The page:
The 968 lacks the charisma of the 911, but with age it acquires a certain charm. On board, we appreciate the quality of the finish, very suitable, minus the position of the steering wheel, not adjustable and very low, like the 944. But the seat holds well. Above all, from the beginning, the control of the gearbox, soft and precise, attracted its approval. The engine has become very flexible, and contrary to what its large displacement is afraid of, especially alive at high revs. In short, an excellent block, powerful and nasty while sounding in a not-so-obnoxious way. That being said, on the 6th, the reminders are not so strong.
No big deal, this report is important on the motorway, where the 968 seems easy, because it is well soundproofed and it grips well (much better than a 911!). turned around? He was even more attractive there. Perfectly balanced, it rotates between weighted bearings with ease, while being very precise. More reassuring than a 911 at the limit, it reveals a sacred efficiency, reinforced by a long-lasting braking as well as a consistent and communicative direction. The damping, strong, contributes to limiting the rolling without harming the comfort too much. What homogeneity! It’s rare to even enjoy such modern qualities in a 30-year-old car. As for the consumption, it is reasonable about 10 l/100 km.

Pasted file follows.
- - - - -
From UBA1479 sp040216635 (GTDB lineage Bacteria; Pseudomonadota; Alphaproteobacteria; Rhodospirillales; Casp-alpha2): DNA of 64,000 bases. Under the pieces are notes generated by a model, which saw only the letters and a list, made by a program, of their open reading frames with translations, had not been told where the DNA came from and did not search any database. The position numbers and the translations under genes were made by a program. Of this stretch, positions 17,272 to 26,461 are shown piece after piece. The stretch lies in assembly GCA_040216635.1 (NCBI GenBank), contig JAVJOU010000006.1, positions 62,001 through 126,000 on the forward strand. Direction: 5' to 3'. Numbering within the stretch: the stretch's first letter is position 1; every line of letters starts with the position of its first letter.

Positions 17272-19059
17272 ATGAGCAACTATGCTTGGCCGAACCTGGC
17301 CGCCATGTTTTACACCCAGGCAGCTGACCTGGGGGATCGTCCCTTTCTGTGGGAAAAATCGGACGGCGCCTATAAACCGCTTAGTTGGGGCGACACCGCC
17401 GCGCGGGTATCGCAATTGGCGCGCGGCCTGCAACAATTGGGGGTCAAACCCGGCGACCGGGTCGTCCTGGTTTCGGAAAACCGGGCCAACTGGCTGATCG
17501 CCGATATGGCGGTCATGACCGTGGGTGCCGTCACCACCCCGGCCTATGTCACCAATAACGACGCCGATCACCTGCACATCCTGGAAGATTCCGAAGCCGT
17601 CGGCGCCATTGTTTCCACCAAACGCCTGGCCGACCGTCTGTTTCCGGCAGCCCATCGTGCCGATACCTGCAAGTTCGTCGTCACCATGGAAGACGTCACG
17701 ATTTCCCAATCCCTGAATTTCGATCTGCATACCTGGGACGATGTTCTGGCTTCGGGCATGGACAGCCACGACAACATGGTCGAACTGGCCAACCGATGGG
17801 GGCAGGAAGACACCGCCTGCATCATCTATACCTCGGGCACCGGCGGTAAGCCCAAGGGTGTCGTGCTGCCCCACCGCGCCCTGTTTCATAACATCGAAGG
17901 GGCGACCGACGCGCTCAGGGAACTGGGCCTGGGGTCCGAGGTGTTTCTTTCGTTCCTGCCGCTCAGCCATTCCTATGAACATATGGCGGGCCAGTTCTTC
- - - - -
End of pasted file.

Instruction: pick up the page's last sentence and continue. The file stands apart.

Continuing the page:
The new age alternative*
Porsche Cayman 987 (2005 – 2012)
Derived from the Boxster, the Cayman is the first small Porsche coupe after the 968. Unlike the latter, it benefits from a flat-six, which corresponds to the DNA of Porsche according to purists, and is placed in a central that position. First offered in 2.7 l (240 hp) and 3.2 l (280 hp), it gained power from 2006 (2.7 l/245 hp, 3.4 l/295 hp). Highly appreciated for its exceptional handling and high performance but also melodious engines, the Cayman evolved at the end of 2009, adopting direct injection and the PDK dual-clutch gearbox. Winning again the cavalry (255 hp and 310 hp), it also improves in terms of reliability and sports a little restyling. The Cayman 987 was replaced by the new 981 in 2012. From €20,000.
Porsche 968 (1992), the technical sheet
Engine: 4-cylinder in line, 2990 cc
Power supply: electronic injection
Suspension: McPherson struts, coil spring, anti-roll bar (AV); oblique arms, torsion bar, anti-roll (AR)
Transmission: 6-speed manual or 4-speed automatic, rear-wheel drive
Power: 240 hp at 6,200 rpm
Torque: 305 Nm at 4,100 rpm
Weight: 1,370 kg
Top speed: 252 km/h (manufacturer’s data)
0 to 100 km/h: 6.5 s (factory data)